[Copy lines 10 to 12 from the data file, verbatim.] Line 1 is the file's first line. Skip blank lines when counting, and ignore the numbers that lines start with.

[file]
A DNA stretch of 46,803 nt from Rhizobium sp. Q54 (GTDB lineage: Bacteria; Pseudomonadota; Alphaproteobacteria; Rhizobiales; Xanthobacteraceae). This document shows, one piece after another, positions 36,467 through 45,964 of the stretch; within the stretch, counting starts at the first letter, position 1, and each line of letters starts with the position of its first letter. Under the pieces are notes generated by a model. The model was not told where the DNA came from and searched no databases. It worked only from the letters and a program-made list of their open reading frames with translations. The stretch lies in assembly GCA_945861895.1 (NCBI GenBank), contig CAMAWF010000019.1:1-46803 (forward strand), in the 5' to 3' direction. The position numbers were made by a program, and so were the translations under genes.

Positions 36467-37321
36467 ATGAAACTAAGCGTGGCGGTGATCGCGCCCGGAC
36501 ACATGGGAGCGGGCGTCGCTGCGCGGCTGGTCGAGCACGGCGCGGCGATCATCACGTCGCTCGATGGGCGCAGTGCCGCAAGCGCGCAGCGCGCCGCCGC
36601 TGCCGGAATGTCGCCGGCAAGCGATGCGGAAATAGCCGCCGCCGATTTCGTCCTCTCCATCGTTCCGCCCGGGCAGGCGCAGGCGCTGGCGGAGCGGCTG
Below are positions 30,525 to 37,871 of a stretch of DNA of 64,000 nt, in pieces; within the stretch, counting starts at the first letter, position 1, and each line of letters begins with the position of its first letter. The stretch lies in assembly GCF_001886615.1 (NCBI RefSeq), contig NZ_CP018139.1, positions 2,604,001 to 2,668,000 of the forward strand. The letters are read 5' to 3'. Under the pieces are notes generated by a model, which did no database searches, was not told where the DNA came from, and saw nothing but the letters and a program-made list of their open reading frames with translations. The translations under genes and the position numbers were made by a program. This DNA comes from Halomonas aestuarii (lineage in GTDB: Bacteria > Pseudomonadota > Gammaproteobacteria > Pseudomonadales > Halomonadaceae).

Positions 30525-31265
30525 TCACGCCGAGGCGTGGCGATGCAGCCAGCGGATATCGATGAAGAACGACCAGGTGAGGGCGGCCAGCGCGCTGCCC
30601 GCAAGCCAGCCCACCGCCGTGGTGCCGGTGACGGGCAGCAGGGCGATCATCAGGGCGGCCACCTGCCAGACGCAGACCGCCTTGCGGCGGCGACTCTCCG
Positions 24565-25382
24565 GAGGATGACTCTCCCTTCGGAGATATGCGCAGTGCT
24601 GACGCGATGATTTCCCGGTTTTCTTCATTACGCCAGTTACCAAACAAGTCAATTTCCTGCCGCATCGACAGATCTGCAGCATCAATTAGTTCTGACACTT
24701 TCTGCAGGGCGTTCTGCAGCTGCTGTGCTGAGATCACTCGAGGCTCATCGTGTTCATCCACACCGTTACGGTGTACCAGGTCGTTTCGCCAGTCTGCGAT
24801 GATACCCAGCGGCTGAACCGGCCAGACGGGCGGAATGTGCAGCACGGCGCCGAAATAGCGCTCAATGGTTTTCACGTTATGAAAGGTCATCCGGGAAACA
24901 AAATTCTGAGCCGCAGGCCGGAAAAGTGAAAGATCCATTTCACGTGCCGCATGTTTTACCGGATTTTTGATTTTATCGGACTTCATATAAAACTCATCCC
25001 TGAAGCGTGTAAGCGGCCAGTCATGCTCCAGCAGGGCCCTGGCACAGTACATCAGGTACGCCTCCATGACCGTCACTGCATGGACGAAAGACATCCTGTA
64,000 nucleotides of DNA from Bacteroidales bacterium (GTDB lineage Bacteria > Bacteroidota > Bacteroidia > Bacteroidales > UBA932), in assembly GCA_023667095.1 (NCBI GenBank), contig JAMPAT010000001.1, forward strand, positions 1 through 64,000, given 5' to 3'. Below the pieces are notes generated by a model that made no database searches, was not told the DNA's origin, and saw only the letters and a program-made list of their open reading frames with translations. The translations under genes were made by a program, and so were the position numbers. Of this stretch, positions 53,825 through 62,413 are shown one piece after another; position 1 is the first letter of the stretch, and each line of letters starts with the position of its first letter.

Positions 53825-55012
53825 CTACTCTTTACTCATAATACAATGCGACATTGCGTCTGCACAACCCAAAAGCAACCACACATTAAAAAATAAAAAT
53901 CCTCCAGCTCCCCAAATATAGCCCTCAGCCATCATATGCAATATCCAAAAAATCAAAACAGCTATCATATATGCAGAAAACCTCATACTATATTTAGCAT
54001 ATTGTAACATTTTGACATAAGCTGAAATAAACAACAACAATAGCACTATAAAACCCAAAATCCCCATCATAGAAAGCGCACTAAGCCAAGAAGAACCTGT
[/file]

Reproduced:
Positions 24565-25382
24565 GAGGATGACTCTCCCTTCGGAGATATGCGCAGTGCT
24601 GACGCGATGATTTCCCGGTTTTCTTCATTACGCCAGTTACCAAACAAGTCAATTTCCTGCCGCATCGACAGATCTGCAGCATCAATTAGTTCTGACACTT